School’s in and the crossing guards are out in Fair Haven.
With a signature wave and a “cross,” the man or woman who gets the children safely across the street to and from school is one of the first people they see every day.
And, through the years, some have found that person has become one of the last they’d ever forget. After years of scurrying to and from school, many children have unwittingly grown accustomed to the morning smile, wave and “cross” of their crossing guard at their crossing post.
This week has seen its usual flurry of schooltime activity in Fair Haven. And, after the kids were tucked away in their homes, the guard posts were unmanned and the spot at the bottom of the Third Street hill was still.
Peering through the rain and fog on Wednesday night was a bright bouquet of flowers at the foot of the Third Street sign. It was and is a poignant, singular reminder that Fair Haven is in mourning for the woman who was known to man her post there for many years with a smile, a wave and much more than a “Cross.” That woman was crossing guard Betty Schulte.
Betty guarded the Third Street post from 1979 until recently. And she will not be forgotten for simply being there.
Her presence at the foot of that Third Street hill, as evidenced by the flood of comments on the Fair Haven Facebook page, will forever be etched in the memories of many a Fair Haven kid, many of whom are now adults.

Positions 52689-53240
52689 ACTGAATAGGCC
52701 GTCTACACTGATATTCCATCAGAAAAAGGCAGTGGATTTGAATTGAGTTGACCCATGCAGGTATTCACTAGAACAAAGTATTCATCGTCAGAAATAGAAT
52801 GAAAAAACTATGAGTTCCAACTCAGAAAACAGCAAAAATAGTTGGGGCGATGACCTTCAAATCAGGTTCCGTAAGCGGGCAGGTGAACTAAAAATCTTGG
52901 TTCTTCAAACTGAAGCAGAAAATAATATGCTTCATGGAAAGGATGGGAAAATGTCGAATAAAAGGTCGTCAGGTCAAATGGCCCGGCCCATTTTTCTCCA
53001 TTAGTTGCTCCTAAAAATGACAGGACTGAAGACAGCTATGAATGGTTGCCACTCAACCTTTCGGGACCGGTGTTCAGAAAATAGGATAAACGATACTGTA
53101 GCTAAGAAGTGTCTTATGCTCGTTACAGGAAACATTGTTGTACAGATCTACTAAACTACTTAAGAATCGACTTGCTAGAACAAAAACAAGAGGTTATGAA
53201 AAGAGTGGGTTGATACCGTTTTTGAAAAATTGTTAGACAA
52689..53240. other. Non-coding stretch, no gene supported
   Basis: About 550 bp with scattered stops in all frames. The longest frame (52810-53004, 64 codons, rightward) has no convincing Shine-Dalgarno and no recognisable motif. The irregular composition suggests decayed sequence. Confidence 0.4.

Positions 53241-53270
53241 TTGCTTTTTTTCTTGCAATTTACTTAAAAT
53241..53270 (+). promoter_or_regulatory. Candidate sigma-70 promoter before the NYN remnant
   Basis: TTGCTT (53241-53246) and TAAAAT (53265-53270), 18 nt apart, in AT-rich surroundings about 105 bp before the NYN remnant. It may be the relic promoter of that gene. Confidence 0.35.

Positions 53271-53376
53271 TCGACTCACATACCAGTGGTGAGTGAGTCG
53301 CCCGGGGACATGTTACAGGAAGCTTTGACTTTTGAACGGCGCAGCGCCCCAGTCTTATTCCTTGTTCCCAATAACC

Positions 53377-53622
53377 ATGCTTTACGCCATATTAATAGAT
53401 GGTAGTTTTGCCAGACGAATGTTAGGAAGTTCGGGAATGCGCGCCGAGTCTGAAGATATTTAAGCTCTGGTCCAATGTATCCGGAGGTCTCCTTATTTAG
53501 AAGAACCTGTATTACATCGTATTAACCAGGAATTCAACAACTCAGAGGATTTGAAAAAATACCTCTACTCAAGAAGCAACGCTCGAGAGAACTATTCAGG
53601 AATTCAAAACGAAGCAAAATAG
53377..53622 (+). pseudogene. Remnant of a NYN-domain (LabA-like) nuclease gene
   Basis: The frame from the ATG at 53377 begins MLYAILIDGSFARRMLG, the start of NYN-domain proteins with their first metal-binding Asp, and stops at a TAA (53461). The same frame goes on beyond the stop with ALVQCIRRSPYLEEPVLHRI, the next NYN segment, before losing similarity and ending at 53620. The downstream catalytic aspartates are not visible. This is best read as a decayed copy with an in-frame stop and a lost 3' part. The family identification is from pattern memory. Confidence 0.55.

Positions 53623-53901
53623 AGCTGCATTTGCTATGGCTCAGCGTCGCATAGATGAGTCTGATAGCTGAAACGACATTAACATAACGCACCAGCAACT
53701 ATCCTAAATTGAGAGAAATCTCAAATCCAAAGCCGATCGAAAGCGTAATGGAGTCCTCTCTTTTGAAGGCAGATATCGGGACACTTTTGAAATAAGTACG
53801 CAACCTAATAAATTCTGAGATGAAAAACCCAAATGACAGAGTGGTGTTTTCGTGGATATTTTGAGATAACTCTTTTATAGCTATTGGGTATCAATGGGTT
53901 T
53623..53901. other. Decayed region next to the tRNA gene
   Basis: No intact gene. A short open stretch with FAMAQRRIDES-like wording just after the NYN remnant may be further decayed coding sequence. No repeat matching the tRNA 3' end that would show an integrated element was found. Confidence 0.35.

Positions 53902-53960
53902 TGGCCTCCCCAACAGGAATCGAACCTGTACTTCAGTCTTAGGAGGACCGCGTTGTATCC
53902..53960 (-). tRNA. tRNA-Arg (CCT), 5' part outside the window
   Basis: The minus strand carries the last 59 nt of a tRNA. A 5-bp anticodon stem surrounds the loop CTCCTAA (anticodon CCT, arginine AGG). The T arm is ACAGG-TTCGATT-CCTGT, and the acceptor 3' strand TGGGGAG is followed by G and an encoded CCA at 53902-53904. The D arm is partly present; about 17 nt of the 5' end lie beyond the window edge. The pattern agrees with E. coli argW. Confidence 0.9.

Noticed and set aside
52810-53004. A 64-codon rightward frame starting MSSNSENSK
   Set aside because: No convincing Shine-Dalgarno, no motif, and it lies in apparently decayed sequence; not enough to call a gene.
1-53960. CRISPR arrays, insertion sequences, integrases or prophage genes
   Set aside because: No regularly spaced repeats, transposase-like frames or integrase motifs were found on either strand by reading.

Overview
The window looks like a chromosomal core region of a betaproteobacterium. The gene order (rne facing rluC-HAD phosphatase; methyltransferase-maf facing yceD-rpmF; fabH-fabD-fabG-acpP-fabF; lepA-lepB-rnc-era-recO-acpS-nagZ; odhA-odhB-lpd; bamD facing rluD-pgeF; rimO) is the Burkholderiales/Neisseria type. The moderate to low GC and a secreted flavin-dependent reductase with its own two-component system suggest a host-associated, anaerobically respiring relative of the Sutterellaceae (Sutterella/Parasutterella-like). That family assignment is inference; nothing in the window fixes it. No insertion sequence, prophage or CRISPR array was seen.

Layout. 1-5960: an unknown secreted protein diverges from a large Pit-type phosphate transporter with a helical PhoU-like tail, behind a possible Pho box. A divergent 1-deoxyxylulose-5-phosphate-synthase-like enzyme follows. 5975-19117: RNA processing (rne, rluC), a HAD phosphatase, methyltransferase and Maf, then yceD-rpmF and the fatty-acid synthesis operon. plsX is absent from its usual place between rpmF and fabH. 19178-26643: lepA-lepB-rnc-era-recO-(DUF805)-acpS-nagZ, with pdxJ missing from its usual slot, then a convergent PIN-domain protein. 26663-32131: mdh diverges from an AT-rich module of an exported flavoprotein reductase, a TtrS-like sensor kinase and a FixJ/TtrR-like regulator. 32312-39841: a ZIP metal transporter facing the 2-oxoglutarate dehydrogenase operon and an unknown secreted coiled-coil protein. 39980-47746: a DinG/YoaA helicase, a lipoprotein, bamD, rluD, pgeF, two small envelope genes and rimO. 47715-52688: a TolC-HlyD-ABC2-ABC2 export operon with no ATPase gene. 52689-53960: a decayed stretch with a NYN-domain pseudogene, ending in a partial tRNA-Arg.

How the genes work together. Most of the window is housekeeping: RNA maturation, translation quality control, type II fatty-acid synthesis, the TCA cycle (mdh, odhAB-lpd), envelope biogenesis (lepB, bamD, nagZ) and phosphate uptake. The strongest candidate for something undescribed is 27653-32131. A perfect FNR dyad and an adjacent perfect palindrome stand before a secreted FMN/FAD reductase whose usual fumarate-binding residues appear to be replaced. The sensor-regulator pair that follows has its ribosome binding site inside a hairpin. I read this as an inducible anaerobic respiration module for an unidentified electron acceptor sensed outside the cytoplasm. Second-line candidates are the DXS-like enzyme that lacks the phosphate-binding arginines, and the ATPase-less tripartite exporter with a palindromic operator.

Betty died at 78 on Sept. 30. She was remembered at a service yesterday. Today she has been put to rest as many keep her modestly powerful memory alive.
Fair Havenite Jennifer Becker Maivia is the one who made sure there were flowers at Betty’s post, as she recalled her favorite guard.
“I'm 40 and live up the street, about three houses away, and to this day it's still odd to me not to see Betty at the bottom of the hill,” Maivia said on the Fair Haven Facebook page. “I'll remember her always. She was an amazing, wonderful woman. God bless and keep her wrapped in His arms.”
Chris Brenner recalled what he said made Betty special to not only him, but to the community. “Amazingly, she seemed to know each kid and the parents, year after year,” he said on the page. “You would think they would all blur together, but even years after my kids were grown, we'd see Betty in the Acme and she would ask for them by name. Amazing. I think it comes from really caring.”
“Thank you Betty for keeping my girls and so many children safe,” added Pauline Barry Clark.
And the comments continue to pour onto the Fair Haven page and that of the Thompson Memorial Home.
“I too remember Mrs. Schulte on the corner of Fair Haven Road and Third Street on my way to Sickles School,” Rachel Bonnor said. “Her bright smile and her warm ‘good morning’ were a joy to all …”
School’s in. Betty Schulte is no longer at the bottom of the Third Street hill. But people will tell you without pause that her caring smile, wave and “Cross” still man her post in their hearts.
Betty Jane Schulte was a Fair Haven resident for 32 years, since 1980. In addition to guarding, she was known to love the beach and time with her grandchildren there.
She is survived by: her husband, John, of 54 years; sons, Gerald, of Oakhurst, Jeff, of PA, and John, of Jackson; eight grandchildren, Stacy, Ashley, Jeremy, Zack, Ryan, Tyler, Amy and Emily and three great-grandchildren, Glen, Jacqueline, Madeline.